Keep track of your progress by documenting your paintings and exercises. Take note of areas where you've improved and celebrate small victories along the way. By acknowledging your progress, you'll stay motivated and inspired to continue honing your skills.

In this beginner's guide, we've explored a series of easy watercolor exercises designed to help you build confidence and improve your technique. From mastering wet-on-wet and wet-on-dry techniques to practicing color mixing and developing a consistent practice routine, these exercises provide a solid foundation for beginners to build upon.

Cute watercolor art featuring a white rabbit in a whimsical forest tree

Keep Practicing and Enjoying the Journey

Building confidence in watercolor painting takes time, patience, and dedication. Embrace the journey of learning and enjoy the process of experimenting with different techniques and discovering your own artistic style. Remember that every brushstroke is an opportunity for growth, so keep practicing and exploring the endless possibilities of watercolor painting. Read up on How to Overcome Fear of the Blank Page (Tips for New Watercolor Artists).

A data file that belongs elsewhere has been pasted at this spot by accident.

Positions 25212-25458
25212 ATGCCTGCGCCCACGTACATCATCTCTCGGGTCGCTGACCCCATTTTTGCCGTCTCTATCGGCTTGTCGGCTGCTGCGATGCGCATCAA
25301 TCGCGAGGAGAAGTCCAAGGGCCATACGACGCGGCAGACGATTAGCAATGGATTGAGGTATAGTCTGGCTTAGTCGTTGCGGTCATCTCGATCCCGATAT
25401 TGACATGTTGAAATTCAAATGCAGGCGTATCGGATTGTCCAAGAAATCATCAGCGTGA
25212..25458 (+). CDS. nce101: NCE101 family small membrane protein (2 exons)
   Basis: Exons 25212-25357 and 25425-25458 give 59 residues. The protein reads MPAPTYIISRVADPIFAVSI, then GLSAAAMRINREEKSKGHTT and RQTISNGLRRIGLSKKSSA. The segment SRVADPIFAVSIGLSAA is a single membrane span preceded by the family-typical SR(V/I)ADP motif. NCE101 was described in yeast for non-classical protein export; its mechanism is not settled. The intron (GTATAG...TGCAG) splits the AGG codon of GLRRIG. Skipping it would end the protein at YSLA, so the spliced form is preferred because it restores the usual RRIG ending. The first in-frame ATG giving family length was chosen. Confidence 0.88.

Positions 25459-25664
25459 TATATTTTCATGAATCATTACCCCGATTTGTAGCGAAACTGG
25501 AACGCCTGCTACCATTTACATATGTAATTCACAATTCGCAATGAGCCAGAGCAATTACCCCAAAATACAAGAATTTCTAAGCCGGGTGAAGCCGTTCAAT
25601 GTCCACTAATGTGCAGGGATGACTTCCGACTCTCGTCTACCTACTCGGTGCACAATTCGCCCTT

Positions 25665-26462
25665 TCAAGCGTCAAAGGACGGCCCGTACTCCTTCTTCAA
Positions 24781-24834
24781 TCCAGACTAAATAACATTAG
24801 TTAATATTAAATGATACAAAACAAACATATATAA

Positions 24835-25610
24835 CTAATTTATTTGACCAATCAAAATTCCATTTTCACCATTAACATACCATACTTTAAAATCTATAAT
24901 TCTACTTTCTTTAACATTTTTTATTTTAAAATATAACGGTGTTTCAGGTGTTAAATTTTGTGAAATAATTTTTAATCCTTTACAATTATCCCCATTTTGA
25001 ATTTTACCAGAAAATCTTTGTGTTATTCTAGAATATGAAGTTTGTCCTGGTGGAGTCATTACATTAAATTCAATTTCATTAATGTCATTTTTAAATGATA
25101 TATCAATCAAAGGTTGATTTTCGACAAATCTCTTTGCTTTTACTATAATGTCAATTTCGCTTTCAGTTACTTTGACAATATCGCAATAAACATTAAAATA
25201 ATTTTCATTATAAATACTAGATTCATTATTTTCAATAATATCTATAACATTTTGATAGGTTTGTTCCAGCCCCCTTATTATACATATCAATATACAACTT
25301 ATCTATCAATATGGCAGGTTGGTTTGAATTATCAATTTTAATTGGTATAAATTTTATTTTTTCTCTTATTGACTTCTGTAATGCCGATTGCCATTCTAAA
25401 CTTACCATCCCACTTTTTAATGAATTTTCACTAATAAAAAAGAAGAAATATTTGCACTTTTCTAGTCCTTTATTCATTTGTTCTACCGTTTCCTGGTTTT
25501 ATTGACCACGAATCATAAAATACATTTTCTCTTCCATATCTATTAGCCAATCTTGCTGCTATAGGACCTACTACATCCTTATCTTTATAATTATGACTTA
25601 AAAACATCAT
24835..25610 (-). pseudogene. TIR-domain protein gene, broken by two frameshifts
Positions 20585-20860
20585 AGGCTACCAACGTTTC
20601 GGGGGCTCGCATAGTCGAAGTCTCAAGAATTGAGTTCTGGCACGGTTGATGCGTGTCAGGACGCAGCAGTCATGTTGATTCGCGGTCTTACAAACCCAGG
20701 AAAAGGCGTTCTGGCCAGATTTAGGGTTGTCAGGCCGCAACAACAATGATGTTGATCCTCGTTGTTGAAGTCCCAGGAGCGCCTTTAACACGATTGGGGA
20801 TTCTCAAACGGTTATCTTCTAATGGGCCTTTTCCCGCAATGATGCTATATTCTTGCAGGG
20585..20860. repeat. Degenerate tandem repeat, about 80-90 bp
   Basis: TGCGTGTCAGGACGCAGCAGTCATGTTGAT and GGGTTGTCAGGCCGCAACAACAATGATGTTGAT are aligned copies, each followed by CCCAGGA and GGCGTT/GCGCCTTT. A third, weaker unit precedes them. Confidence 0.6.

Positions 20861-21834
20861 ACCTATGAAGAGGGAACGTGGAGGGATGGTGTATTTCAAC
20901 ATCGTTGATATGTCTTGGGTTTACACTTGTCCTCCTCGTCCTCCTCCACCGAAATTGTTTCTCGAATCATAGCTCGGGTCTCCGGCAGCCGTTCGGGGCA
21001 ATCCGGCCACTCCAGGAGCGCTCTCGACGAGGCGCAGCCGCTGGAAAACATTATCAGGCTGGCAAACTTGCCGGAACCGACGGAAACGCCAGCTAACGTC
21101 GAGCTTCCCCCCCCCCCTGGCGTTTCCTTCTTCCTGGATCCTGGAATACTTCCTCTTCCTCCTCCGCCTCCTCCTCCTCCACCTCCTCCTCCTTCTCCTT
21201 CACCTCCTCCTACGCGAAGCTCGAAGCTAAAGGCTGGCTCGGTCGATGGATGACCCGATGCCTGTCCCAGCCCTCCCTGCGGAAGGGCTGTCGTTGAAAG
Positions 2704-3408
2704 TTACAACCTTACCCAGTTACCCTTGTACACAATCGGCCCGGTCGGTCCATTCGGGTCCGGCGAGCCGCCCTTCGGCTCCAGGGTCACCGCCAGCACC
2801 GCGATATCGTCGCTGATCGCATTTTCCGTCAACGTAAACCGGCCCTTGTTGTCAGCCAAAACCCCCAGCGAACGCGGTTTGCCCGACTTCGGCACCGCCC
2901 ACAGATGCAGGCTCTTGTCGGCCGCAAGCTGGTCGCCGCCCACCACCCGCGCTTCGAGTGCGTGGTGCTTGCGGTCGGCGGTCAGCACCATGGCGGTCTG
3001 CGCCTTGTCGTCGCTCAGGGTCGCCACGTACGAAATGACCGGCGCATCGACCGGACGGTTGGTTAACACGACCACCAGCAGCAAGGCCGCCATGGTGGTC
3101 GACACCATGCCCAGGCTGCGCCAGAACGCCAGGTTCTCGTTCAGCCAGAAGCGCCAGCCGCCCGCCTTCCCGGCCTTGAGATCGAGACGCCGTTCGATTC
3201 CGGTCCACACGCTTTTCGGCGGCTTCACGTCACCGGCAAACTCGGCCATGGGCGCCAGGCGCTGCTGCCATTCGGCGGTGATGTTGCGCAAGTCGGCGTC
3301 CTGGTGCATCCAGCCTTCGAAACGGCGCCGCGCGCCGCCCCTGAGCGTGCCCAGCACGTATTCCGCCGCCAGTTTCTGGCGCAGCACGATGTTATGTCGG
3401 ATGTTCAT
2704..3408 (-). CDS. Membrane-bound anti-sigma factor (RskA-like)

An image of a watercolor artist painting outside in nature
Source: Pixabay

Build Your Confidence with These Simple Beginner Watercolor Tips

Now that you've learned about these fundamental watercolor exercises, it's time to put them into practice. Gather your watercolor supplies, set aside some dedicated painting time, and start applying what you've learned. Whether you're working on exercises or creating your own original paintings, remember that every stroke brings you one step closer to becoming a more confident and skilled watercolor artist.

Watercolor art featuring a watering can with flowers inside it, painted with Artistry's watercolor brush pens

Building confidence in watercolor painting is achievable through consistent practice, experimentation, and a willingness to learn from both successes and mistakes. By incorporating these easy exercises into your practice routine, you'll gradually improve your technique and develop the skills needed to create beautiful watercolor paintings. 

Find more watercolor tips and tricks for beginners in The Creative Corner. See you there!